Tuesday, July 28, 2009

Howling (2)

I wake to find John’s face staring at me. Rails line my bed and a swivel table looms above me with an interesting array of mystery food items positioned neatly on a green tray. John’s eyes are a mix of anger and regret. Anger because I have put us all in grave danger. Regret because he did not stop me from taking his motorcycle.

“Looks like you won’t be coming to the mountains with us.” He says with a gleaming smile full of teeth. “You’ll miss our first hunt with Maria.” Maria is John’s new mate. They have set the wedding date for a month from yesterday. This will elevate John’s status among us.

“Such a pity.” I know that there is sarcasm in my voice and I don’t care. I don’t see a reason for me to like Maria. John took a trip back to the mountains of Canada several weeks ago to visit his family. He returned last week with a dark-haired beauty on his arm. I could instantly tell that she was one of us: half human and half wolf. I could tell that she was going to fit in with no problem and yet make our group different in so many ways. She was lovely and nice. She had given me no reason to hate her. No reason other than the mutual love between her and John.

Since John had found his mate first, he would be elevated to the alpha position – a position that I would have inherited if we had stayed in Canada. Since we had agreed unanimously to start our own pack and move to the city of Charleston that meant that anyone was able to attain the position of pack leader. John had done just that by finding his mate first. He would be our alpha and she would be his – forever. His children would inherit the title and it will leave my line forever. My father will be even more disappointed in his only child.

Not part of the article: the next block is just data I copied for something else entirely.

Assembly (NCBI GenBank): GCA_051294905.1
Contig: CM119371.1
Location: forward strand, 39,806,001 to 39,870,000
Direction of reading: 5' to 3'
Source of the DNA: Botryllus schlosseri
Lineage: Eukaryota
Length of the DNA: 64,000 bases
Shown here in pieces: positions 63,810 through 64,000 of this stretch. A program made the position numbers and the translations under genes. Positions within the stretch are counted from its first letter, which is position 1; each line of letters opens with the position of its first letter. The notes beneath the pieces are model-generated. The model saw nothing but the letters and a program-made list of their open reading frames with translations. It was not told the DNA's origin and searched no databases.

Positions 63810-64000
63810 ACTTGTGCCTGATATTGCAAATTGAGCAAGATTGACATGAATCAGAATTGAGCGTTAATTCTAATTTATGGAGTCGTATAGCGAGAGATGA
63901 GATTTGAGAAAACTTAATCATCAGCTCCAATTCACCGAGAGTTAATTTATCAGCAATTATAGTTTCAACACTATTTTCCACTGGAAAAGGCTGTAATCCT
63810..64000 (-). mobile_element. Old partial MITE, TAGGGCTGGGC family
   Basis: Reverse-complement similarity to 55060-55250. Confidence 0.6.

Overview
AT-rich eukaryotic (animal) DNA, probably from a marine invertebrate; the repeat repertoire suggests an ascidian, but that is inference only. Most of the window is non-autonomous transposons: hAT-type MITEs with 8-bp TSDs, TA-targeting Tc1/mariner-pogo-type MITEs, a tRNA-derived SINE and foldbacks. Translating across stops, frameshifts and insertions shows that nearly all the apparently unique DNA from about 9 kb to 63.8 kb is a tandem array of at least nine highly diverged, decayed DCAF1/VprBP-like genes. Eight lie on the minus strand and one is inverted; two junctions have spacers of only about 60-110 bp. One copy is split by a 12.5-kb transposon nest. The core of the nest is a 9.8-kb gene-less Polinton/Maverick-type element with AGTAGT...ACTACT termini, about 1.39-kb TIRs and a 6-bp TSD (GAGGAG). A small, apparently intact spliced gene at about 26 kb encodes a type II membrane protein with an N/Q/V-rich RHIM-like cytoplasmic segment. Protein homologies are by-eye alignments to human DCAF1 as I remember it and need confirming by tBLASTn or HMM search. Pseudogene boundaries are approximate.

“You’re going to have to accept her, Molly. She’s going to be a part of our family.” John tells me, pushing a strand of dark hair behind my ear.

“I know that. I’m just being petty. It’ll pass.” I tell him. I realize that I am acting like a child, but I can’t help it. My feelings are running rampant and I feel like I have no control over them. “I hope anyways.”

“It will.” John says, in a soothing voice.

“But, why won’t I be joining you?” I ask, the realization of his initial words finally sinking in. I love the three day trip to the mountains to phase from human to wolf. I look forward to it each month. I don’t want to miss it.

“Because you won’t be healed enough to survive in the wild. We’ll leave you on the island.” John replies, as though it should be obvious.

“But my bones are already healing.” I argue. “In fact, they are mostly healed now.”

“The full moon’s only two days away, Molly. We leave in a couple of hours. You won’t be ready by then.” John points out. His fingers trace the dates on the calendar posted near the bed. It has been a whole day since I stole his bike and wrecked it.

“So I won’t be phasing this month?” I feel a pout coming to my lips. I try to fight it. I can’t let him see me weak.